Textural evolution (porosity reduction, pore and crystallite growth) in titania–alumina composite membranes has been studied using thermal analysis, X-ray diffraction, field emission scanning electron microscopy and N2 physisorption techniques. The presence of alumina in the membranes improved the thermal stability of the porous texture by retarding the anatase-to-rutile phase transformation and grain growth of the anatase phase. Pure unsupported titania membranes lose their porosity completely after calcination at 600 °C for 8 h, whereas the titania–50 wt.% alumina composite membranes retained a porosity of ca. 40% even after calcination for 30 h at 800 °C. The anatase-to-rutile phase transformation temperatures for pure unsupported titania and the titania phase of the unsupported titania–alumina composite membranes (50 wt.% alumina) were found to be 580 and 960 °C, respectively, as observed from the DSC data.From XRD results it was found that pure unsupported titania and the unsupported titania–alumina (50 wt.% alumina) composite membranes transformed to more than 95% of rutile after heat treatment for 8 h at 600 and 900 °C, respectively. The anatase to rutile phase transformation kinetics were studied using DSC data and applying a non-isothermal form of the Avrami equation.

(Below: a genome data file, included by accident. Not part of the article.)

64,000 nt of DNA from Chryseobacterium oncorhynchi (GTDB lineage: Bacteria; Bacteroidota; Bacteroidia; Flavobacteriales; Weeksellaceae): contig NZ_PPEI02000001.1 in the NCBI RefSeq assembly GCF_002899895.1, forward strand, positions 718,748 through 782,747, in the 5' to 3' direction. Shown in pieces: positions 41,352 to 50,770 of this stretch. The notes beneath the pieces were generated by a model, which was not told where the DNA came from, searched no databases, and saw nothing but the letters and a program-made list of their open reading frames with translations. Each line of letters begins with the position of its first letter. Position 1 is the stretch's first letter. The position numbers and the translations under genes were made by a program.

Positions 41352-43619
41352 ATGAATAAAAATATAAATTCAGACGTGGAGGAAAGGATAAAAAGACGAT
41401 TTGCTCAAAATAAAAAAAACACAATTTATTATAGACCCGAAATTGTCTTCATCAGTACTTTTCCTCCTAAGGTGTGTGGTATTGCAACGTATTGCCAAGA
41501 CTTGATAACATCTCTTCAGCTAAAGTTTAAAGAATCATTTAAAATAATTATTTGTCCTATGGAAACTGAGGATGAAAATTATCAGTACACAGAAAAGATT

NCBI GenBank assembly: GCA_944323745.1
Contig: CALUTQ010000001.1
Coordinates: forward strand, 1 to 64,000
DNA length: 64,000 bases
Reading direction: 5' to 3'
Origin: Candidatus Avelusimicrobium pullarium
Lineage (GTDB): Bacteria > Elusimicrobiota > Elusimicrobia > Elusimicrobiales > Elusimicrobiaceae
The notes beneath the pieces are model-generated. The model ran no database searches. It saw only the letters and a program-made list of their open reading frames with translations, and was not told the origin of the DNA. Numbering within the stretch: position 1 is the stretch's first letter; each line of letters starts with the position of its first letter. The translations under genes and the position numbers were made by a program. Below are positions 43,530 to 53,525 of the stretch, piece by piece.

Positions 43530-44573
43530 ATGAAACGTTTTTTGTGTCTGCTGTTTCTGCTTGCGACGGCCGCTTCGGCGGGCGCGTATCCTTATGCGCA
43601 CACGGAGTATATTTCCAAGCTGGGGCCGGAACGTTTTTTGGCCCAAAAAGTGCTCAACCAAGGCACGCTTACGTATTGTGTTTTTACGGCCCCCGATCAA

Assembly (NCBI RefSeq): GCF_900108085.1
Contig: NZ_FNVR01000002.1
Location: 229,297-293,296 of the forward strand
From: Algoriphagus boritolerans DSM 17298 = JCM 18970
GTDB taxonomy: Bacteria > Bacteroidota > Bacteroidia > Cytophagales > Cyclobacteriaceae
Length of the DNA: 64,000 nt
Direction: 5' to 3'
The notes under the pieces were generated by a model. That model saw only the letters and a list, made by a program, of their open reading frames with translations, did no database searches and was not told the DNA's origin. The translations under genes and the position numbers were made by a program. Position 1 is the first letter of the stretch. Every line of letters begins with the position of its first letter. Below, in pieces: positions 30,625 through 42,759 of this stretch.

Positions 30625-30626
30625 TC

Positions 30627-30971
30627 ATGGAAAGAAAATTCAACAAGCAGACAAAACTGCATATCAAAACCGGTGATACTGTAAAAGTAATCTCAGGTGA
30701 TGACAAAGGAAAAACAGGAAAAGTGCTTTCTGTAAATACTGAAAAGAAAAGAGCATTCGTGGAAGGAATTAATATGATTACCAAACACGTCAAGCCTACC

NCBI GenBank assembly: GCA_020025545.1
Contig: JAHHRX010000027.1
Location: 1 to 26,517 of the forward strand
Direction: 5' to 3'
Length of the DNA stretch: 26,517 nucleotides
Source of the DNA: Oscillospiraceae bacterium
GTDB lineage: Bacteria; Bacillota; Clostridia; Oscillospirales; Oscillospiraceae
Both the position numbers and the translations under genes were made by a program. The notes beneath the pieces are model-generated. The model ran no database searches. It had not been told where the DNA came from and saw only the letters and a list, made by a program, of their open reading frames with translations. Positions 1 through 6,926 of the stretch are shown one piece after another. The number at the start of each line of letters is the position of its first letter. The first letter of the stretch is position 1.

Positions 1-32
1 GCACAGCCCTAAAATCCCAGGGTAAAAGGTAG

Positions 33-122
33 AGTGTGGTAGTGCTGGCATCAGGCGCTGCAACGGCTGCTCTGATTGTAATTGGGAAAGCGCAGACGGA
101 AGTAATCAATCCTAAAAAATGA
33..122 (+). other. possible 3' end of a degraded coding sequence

- Ceramic membrane
- Textural stability